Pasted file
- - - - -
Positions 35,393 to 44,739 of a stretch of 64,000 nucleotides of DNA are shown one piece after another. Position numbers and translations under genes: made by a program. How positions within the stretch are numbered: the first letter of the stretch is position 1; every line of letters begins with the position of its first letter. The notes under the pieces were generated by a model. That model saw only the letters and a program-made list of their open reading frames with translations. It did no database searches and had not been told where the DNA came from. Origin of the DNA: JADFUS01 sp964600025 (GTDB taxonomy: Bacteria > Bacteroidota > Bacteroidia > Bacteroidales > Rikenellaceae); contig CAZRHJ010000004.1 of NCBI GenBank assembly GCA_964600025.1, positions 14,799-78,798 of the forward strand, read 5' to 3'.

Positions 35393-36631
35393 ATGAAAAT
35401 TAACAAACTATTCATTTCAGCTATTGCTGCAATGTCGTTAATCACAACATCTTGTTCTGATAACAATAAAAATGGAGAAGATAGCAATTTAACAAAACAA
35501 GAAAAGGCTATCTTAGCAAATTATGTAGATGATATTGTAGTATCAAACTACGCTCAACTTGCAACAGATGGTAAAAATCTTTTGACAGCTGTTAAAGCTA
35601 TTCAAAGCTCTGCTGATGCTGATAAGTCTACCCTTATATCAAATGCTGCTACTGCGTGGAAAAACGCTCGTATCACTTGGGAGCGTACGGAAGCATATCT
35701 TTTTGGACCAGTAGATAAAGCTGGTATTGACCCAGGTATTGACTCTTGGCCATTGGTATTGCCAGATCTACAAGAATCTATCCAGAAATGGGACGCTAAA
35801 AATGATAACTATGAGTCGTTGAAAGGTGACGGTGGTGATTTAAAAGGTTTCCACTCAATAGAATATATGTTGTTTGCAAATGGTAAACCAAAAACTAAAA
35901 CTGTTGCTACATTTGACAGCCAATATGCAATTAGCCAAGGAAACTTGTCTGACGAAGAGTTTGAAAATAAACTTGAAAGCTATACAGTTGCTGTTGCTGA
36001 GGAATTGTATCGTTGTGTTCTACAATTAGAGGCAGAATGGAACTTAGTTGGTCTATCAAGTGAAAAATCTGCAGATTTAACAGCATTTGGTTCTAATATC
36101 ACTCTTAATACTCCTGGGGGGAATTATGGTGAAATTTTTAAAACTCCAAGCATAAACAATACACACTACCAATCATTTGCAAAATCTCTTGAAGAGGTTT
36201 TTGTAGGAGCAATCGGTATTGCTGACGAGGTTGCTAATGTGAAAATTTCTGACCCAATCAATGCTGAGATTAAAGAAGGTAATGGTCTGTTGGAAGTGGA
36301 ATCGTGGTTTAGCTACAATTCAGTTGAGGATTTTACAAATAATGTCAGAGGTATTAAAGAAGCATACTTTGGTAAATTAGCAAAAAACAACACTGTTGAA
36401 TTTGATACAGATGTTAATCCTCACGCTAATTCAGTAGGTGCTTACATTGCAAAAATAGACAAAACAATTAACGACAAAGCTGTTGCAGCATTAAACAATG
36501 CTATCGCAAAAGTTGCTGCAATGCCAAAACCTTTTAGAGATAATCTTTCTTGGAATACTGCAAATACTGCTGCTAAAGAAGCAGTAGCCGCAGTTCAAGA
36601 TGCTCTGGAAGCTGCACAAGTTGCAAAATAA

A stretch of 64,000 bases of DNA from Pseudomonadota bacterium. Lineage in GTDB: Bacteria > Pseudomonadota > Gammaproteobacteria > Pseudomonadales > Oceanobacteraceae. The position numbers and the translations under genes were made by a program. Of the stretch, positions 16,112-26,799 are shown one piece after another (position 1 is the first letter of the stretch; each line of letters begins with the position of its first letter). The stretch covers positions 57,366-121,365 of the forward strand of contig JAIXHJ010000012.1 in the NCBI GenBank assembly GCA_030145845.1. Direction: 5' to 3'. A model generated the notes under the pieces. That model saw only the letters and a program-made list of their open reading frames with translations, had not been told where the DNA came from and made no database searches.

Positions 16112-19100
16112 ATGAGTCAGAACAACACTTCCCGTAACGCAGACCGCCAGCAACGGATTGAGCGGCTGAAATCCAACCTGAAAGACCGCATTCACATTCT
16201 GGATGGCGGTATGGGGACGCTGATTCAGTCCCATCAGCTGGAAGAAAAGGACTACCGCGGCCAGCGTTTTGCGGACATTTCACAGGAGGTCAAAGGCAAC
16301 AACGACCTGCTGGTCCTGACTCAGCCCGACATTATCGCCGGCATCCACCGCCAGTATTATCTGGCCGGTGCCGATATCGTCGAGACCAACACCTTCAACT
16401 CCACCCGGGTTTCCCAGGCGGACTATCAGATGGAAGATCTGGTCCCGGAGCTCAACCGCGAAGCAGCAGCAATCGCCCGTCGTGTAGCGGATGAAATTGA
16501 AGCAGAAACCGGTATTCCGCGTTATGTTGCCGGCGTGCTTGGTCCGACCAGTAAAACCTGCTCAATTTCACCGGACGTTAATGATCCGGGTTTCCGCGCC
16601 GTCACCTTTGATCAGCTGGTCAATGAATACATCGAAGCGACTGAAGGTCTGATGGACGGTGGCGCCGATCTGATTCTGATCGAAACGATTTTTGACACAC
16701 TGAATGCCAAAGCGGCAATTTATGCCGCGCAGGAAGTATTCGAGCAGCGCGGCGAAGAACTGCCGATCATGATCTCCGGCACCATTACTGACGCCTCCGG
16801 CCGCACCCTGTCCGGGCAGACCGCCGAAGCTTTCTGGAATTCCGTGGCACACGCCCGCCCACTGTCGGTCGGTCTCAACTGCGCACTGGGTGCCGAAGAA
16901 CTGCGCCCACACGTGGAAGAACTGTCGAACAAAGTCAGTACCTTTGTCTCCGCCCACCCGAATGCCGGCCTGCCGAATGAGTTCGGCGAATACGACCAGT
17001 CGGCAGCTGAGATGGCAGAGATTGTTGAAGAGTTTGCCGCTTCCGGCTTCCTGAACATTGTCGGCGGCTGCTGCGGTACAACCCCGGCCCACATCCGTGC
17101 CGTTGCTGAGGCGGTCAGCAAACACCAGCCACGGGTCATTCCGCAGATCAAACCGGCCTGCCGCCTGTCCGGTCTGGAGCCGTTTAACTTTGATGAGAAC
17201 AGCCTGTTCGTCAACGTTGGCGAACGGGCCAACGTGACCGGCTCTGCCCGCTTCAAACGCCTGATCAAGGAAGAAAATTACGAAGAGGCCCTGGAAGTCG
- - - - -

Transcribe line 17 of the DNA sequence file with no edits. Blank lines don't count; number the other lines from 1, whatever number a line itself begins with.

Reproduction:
A stretch of 64,000 bases of DNA from Pseudomonadota bacterium. Lineage in GTDB: Bacteria > Pseudomonadota > Gammaproteobacteria > Pseudomonadales > Oceanobacteraceae. The position numbers and the translations under genes were made by a program. Of the stretch, positions 16,112-26,799 are shown one piece after another (position 1 is the first letter of the stretch; each line of letters begins with the position of its first letter). The stretch covers positions 57,366-121,365 of the forward strand of contig JAIXHJ010000012.1 in the NCBI GenBank assembly GCA_030145845.1. Direction: 5' to 3'. A model generated the notes under the pieces. That model saw only the letters and a program-made list of their open reading frames with translations, had not been told where the DNA came from and made no database searches.